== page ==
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To Combat Worry About Money, Do One Thing

I’ve never seen a deer with a lawn mower, however, I’ve seen deer trails worn by continual walking. They tell me that patterns of thought do the same thing in your brain and forge neural pathways.

Worry wears a path in your brain that gets clearer and easier to traverse over time. The more you worry, the easier it becomes for a thought to follow Worry Trail the next time it seeks a place to call home.

“Therefore, do not be anxious, saying ‘What shall we eat?’ or ‘What shall we drink?’ or ‘What shall we wear?’ For the Gentiles seek after these things and your heavenly Father knows you need them all” (Jesus, Mt. 6:31-32).

It’s no surprise that this command regarding anxiety is tethered to one of Jesus’s many teachings about money. Instead of denying our needs like many health and wealth teachers who only allow their followers to confess positive realities like, “I’m not sick,” or “I’m wealthy” while you are actually very sick or can’t pay the bills, Jesus acknowledges that we have real, legit needs. And still, amidst real needs, he says, “Do not be anxious.” To balance this out, he also says to be careful how you talk about those needs (Do not be anxious, saying…) because your words shape your thoughts.

He invites his hearers to look around at birds and lilies, and to set their minds on God’s good life in the earth – the kingdom of God.

So, three thoughts related to worrying and anxiety, and this especially applies to money:

1. Acknowledge reality: what is the situation? Say it aloud. Write it down. Get it tattooed on your forehead (Just seeing if you’re still reading. Don’t do this). Make it real. Jesus said that your heavenly Father knows these are real needs. Give your need a name and a number. Sometimes it helps just to get it out of your brain and onto a page.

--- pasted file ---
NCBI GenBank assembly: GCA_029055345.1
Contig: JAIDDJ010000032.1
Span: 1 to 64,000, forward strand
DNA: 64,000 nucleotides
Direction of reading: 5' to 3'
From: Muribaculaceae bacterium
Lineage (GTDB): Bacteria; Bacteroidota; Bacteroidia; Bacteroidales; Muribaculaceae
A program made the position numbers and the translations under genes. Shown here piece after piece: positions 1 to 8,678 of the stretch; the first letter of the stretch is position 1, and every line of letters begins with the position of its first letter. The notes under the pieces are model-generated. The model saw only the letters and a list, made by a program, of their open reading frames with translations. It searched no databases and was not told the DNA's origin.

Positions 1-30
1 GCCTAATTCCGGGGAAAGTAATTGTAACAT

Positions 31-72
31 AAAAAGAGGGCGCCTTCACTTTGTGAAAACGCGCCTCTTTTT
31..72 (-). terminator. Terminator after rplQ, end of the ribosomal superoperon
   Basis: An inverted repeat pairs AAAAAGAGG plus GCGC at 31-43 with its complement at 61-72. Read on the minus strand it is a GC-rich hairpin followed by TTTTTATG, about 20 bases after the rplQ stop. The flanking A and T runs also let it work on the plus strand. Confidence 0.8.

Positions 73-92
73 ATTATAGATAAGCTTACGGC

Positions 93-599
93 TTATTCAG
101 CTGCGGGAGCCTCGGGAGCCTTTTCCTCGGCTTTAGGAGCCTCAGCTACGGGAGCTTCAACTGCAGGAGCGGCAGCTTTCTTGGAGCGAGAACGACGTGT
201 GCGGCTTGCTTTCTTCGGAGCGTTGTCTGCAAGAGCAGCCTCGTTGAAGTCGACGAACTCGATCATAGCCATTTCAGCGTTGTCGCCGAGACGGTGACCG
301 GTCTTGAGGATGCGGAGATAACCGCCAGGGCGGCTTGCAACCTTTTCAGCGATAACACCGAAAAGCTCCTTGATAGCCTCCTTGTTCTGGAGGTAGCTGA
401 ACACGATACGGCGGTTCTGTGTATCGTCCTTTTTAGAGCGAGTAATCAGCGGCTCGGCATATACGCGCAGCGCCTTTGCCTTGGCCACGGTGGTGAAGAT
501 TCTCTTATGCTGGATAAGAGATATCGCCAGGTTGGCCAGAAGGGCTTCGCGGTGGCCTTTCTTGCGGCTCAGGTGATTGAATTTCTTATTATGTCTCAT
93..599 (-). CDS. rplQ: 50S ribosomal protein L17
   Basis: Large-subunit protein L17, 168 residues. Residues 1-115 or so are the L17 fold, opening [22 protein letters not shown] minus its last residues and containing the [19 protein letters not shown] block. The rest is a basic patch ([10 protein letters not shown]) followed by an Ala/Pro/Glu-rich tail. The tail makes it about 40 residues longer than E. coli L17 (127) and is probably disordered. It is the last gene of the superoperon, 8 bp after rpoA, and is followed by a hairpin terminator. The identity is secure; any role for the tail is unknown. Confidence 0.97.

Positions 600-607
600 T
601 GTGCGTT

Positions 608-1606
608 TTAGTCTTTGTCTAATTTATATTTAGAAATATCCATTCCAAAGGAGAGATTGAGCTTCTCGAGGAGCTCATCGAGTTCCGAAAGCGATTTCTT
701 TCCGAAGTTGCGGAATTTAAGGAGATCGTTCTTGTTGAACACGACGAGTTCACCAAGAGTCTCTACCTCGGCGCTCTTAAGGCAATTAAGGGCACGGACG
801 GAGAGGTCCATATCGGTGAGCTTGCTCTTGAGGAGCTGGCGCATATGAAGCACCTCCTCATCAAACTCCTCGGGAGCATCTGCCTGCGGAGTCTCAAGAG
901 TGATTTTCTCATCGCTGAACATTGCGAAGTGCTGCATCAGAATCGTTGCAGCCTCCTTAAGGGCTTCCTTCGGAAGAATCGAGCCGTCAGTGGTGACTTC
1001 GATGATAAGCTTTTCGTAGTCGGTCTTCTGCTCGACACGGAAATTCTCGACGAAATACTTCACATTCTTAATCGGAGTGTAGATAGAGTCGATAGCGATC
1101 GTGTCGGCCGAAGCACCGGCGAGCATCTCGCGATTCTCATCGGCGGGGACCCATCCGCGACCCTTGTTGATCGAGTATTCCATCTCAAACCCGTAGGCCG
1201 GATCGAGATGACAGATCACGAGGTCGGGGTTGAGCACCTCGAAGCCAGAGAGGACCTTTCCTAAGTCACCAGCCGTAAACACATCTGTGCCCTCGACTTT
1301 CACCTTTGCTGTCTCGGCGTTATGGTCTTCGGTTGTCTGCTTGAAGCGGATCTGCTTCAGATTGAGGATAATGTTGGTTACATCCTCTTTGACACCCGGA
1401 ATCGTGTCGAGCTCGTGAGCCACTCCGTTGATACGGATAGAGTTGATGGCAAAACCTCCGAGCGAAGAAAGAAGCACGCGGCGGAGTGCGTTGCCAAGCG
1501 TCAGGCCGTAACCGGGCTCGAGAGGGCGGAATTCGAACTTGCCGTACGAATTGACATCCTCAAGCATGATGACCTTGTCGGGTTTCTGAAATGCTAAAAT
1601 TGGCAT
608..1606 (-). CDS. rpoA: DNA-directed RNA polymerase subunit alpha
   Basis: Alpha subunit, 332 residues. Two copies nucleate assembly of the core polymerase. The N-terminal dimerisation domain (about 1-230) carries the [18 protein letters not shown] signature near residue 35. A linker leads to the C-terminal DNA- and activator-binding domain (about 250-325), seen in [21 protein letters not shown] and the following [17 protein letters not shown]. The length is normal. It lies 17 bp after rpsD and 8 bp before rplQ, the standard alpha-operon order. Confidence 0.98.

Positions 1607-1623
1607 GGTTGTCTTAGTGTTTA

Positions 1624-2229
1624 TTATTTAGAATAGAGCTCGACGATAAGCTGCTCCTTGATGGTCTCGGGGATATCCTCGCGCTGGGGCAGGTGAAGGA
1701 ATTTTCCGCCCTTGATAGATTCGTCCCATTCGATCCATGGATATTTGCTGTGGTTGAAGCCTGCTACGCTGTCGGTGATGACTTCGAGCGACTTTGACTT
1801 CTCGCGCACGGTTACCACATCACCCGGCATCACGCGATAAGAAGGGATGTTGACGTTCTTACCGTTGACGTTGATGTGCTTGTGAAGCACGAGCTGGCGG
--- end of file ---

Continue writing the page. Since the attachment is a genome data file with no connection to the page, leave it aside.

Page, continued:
2. Ask yourself, “Is there something I can do about this issue, this financial matter?” Maybe there’s not. At least you’ll know that you’re doing all you can, which is basically nothing. So, worrying won’t help things that are inevitable. Jesus asked, “And which of you, by being anxious, can add a single hour to his span of life?” In other words, some things are what they are.

3. If there is something you can do, do one thing, the next thing, whatever that is. We often get caught up in what’s potentially going to happen, and fail to do something about the one thing we can change because it seems so small. Financial momentum always starts small. Start with one, with one thing. You can’t get to two before you go through one.

You’re going to have to become curious, a little softer internally, about how things might play out. But that should not stop you from focusing on the one thing you can do. Focus on today. That’s what Jesus taught us to do. And, trust that God is with you.

Tommy Brown

Tommy Brown is a writer, speaker, and develops strategies that support financial development. He and his wife Elizabeth live in Winston-Salem, NC along with their children Seri and Seth. He served in leadership at two churches as an ordained minister from 2001-2014, leading congregations into financial wellbeing and a holistic approach to integrating faith and finances. Tommy has a B.A. in Pastoral Ministry and Masters degrees in Divinity and Management. His entrepreneurial endeavors over the years have extended into real estate development and church consulting on stewardship matters. Now, Thomas works alongside an award-winning team of storytellers at Wake Forest University, performing strategic planning and project development for initiatives that fund the university¹s $1,000,000,000 capital campaign. Thomas was instrumental in forming Wake Forest University's financial wellbeing initiative. He has a heart for seeing churches, students, and people of faith form connections between faith and finances.

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